557 episodes

Real training for HVAC ( Heating, Ventilation, Air Conditioning and Refrigeration) Technicians. Including recorded tech training, interviews, diagnostics and general conversations about the trade.

HVAC School - For Techs, By Techs Bryan Orr

    • Business

Real training for HVAC ( Heating, Ventilation, Air Conditioning and Refrigeration) Technicians. Including recorded tech training, interviews, diagnostics and general conversations about the trade.

    Electrical Basics

    Electrical Basics

    This podcast is Bryan’s full-length electrical basics class for the Kalos technicians. He covers electrical theory and circuit basics.
    Volts, resistance, and amps all affect the behavior of electricity in circuits. These are also critical factors in electrical safety. Watts and kilowatts come from the multiplication of the volts and amps, though not every volt-amp does work; the power factor indicates how much work the volt-amps are actually doing. Some of the volt-amps are reactive (kVAR) and don’t do the real power of watts.
    Electrons move by interacting with other atoms. Substances can be conductors or insulators, and conductors have very few valence electrons, which move in and out of other atoms easily. Insulators have many valence electrons and are more stable. Insulators have high resistance, and conductors tend to have low resistance.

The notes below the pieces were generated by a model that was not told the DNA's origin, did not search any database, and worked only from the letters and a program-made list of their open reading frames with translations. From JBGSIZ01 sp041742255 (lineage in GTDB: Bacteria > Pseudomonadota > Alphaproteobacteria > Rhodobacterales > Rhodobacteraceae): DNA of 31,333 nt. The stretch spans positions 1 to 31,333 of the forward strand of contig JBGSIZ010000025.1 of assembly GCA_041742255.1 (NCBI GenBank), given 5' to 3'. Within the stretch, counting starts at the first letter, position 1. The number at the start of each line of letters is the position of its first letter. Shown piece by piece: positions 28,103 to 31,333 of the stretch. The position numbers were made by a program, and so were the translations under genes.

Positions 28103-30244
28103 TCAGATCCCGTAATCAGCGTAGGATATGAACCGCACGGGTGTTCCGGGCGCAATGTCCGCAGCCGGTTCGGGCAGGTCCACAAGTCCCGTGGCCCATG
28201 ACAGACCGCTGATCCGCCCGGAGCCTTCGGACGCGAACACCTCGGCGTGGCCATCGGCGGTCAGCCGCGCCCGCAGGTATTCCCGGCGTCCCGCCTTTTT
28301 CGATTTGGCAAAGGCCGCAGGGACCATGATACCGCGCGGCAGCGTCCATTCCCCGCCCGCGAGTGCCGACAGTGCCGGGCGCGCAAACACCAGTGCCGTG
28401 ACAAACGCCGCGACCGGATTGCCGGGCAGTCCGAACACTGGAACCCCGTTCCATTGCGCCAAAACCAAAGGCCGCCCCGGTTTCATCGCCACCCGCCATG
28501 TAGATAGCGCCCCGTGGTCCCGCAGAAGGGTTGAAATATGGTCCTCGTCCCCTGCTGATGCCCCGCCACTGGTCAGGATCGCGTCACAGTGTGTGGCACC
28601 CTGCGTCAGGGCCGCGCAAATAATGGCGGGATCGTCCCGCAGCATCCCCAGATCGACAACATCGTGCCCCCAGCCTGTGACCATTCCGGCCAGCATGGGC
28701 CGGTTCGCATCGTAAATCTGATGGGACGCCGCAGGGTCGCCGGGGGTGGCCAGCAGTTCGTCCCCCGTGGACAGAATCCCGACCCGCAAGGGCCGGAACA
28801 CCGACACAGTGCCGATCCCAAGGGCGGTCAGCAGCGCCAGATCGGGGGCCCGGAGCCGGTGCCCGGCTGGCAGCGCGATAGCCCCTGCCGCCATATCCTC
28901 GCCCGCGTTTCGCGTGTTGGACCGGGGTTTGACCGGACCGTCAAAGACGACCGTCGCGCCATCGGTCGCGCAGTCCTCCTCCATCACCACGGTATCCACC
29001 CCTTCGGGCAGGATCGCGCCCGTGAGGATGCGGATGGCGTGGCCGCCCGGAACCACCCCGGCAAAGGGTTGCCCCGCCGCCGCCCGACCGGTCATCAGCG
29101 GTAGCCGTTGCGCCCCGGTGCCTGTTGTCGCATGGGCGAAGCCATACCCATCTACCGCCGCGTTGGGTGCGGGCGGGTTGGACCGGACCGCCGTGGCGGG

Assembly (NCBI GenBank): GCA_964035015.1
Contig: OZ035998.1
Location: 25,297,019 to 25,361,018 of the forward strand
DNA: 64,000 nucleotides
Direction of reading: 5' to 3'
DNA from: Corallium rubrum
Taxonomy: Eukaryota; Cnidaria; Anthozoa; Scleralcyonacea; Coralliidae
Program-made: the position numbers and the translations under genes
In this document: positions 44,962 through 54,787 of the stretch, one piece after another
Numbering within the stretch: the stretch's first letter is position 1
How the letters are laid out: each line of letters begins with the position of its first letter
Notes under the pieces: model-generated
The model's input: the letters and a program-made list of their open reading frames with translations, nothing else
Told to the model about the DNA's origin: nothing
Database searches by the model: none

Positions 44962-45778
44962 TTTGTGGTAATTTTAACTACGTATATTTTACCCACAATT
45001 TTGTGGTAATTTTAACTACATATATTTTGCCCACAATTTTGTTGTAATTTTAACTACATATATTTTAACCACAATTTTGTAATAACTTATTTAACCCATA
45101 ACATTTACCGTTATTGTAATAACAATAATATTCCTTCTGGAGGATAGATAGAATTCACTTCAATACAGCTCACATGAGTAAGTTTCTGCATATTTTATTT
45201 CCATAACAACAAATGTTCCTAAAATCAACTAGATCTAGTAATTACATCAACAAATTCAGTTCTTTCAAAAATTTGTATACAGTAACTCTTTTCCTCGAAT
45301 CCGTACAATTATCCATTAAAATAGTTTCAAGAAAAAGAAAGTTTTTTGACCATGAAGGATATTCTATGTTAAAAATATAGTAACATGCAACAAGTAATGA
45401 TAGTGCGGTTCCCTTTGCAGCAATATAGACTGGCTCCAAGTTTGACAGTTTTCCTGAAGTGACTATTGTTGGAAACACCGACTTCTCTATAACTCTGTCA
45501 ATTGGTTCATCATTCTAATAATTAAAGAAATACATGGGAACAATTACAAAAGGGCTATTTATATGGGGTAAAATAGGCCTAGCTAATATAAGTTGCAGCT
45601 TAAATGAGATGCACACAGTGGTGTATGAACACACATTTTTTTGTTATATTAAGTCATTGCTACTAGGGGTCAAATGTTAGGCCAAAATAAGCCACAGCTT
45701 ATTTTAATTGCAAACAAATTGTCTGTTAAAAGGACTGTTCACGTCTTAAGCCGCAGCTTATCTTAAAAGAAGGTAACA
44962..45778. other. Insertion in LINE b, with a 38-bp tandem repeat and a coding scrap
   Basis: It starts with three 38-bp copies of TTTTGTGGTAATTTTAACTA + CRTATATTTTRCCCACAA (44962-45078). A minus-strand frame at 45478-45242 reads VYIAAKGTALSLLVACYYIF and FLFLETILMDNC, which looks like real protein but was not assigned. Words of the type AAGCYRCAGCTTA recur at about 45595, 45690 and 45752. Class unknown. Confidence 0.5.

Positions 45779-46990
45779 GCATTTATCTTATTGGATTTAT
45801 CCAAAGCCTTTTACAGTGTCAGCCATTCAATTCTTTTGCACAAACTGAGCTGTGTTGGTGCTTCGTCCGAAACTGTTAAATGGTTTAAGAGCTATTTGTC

Circuits consist of loads, switches, and power supplies. Loads actually do things and consist of light bulbs and motors. Switches pass power and don’t do work. Power supplies can be finite, like batteries, but also include transformers that take power from the utility company. Open circuits don’t move electricity, but closed circuits create a complete path that allows electrons to move. Electricity takes all available paths, not just the path of least resistance.
    Bryan also covers:
    Electricity and the body GFCIs and AFCIs Shock and arc flash protection Lockout/tagout Electricity and fall hazards Energy transfer Resistive vs. inductive loads Magnetism and flux Direct current (DC) vs. alternating current (AC) How power companies and generators work Open vs. short circuits “Path of least resistance” Tripping breakers Electrical units of measurement Step-up and step-down transformers Electrical frequency (hertz) Variable frequency drives (VFDs) Microfarads and capacitors Parallel and series circuits Becoming more proficient at reading diagrams